1. Introduction

In this tutorial, we’ll describe and compare two commonly used machine learning metrics, accuracy and AUC. Firstly, we’ll introduce and describe both metrics.

After that, we’re going to make a comparison between them and propose in which cases to use them.

2. Accuracy

In machine learning and data science, the term accuracy is inevitable almost in every classification task. This is the most popular measurement or metric used to evaluate models for classification.

In order to calculate accuracy, we only need to compare the prediction of the model with real classes. From that, we calculate the accuracy as

(1)   \begin{equation*} accuracy = \frac{number\: of\: correctly\: predicted\: samples}{total\: number\: of\: samples}. \end{equation*}

According to this formula, the accuracy is higher if the model has more correct predictions. Also, the value of accuracy goes from 0 (means that there isn’t any correct prediction) up to 1 (means all predictions are correct).

Besides that, we can express the accuracy with percentages, multiplying the accuracy with 100. Most classification models, besides the prediction of the classes, also output the probability of that prediction.

One drawback of accuracy is that it’s not capable of utilizing this probability. For example, it might be that one model wrongly, with low probability or confidence, predicts some samples but another model has pretty high confidence and it makes inaccurate predictions.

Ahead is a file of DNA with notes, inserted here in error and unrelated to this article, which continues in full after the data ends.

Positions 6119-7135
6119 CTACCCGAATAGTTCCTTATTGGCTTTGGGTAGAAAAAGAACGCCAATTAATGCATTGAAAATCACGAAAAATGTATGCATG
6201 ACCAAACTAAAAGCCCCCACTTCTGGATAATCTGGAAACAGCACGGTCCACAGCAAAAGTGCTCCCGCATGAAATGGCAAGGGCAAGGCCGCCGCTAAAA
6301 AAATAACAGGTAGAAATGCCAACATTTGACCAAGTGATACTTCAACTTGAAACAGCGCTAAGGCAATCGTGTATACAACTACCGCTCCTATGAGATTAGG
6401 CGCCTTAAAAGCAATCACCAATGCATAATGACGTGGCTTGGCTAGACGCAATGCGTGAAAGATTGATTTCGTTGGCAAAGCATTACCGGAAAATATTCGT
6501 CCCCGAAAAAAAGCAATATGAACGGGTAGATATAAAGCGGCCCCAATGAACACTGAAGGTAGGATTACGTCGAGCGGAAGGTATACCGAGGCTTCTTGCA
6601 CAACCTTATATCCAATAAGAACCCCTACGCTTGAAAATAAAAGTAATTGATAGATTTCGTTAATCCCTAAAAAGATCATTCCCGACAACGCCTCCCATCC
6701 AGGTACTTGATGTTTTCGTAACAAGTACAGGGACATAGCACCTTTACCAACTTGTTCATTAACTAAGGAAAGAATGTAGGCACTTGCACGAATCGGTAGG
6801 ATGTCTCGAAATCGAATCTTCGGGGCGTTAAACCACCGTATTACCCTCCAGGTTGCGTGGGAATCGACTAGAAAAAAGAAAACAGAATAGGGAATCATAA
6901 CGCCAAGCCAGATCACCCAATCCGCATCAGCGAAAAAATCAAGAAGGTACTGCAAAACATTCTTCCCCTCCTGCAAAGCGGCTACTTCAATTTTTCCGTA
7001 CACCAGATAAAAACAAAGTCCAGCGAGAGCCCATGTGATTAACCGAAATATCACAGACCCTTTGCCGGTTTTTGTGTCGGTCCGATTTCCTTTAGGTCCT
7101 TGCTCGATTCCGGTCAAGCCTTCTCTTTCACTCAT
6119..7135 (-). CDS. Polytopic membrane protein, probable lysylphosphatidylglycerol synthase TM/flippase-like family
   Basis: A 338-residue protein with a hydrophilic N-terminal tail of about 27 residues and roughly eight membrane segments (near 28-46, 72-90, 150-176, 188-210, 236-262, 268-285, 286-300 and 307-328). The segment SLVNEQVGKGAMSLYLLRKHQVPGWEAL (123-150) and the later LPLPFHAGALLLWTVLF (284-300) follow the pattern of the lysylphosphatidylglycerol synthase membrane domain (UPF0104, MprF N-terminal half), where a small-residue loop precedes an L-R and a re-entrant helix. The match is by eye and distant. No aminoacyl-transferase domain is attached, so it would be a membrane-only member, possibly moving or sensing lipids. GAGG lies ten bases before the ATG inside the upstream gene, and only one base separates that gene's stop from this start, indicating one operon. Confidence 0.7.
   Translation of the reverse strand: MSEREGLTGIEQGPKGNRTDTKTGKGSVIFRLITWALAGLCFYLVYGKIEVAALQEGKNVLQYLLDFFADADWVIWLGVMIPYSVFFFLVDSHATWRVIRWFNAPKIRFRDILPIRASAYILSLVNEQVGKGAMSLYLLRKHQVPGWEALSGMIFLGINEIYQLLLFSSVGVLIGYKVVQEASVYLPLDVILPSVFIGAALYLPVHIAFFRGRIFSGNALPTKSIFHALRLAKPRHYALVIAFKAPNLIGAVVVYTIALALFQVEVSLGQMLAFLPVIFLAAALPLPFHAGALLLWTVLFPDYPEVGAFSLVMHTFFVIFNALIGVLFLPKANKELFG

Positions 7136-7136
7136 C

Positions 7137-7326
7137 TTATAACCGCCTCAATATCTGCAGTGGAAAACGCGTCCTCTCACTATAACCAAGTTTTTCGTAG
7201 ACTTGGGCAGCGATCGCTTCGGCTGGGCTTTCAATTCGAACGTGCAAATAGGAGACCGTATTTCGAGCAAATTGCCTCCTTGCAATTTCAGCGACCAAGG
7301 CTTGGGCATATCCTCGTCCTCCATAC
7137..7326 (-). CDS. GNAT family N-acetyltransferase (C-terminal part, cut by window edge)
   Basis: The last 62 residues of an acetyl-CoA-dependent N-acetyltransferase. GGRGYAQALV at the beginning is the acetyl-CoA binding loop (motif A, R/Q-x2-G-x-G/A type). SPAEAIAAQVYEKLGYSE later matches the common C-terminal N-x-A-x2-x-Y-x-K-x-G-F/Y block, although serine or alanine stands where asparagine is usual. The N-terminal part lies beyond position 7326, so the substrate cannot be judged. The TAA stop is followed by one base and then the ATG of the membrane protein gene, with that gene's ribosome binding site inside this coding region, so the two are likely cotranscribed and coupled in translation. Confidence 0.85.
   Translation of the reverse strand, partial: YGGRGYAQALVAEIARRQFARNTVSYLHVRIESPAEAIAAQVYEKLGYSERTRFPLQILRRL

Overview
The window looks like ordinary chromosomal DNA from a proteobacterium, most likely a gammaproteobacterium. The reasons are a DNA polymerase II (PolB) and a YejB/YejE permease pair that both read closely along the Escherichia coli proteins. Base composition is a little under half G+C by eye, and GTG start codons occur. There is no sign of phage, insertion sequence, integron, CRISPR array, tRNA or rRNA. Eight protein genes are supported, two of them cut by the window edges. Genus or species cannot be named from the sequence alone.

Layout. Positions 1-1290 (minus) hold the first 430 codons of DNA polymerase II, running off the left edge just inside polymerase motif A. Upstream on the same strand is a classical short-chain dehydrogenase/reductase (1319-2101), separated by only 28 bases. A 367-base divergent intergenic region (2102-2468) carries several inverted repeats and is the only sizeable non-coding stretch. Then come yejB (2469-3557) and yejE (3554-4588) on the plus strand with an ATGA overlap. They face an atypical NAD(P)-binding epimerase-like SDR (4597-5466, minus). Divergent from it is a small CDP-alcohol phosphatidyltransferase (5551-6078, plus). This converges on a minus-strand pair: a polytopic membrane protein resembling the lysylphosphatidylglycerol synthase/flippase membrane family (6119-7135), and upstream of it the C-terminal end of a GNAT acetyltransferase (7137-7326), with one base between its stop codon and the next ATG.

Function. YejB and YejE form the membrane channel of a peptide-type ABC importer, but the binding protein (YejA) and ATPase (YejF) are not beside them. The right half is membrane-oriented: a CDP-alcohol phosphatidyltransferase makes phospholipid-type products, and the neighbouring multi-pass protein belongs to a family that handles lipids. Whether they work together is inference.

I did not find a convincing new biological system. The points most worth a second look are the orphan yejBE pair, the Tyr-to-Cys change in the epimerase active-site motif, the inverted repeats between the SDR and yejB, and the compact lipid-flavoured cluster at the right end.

In order to measure that, we’ll use another popular technique called AUC.

3. AUC

The name AUC stands for “area under the curve”. The curve in our case is the receiver operating characteristics (ROC) curve. It’s a statistical measure that we can use to evaluate the model predictions using a probabilistic framework.

Briefly, the ROC curve shows the relationship between false-positive rate and true positive rate for different probability thresholds of model predictions.

3.1. True Positive and False Positive Rate

To recall, true positive rate (TPR) is the ratio between true positive (TP) classified samples and positive (P) samples. For example, if the goal is to predict whether the email is spam or not, we can label the spam samples as positive.

Then, the TPR is the percentage of correctly predicted spam emails among only spam emails:

(2)   \begin{equation*} TPR = \frac{TP}{P}. \end{equation*}

Similarly, FPR is the ratio between false positive (FP) classified samples and negative (N) samples. For instance, using the same example with spam emails, the FPR is the percentage of incorrectly classified spam messages overall non-spam messages:

(3)   \begin{equation*} FPR = \frac{FP}{N}. \end{equation*}

3.2. AUC Examples

Next, if we consider the image below, we can see that there is a line that goes from (0, 0) to (1, 1) points. The first point (0, 0) indicates that all predictions are negative and the second point (1, 1) indicates that all predictions are positive.

The AUC for this line is 0.5 and it usually indicates random predictions:


Let’s imagine that our model for spam detection outputs the probability that the email is spam. Usually, the threshold or cutoff, to distinguish if the prediction is spam or not, is 0.5. So, if the probability is higher than 0.5, the email is spam and vice versa. Instead of using this cutoff, we can adjust it to any value between 0 and 1.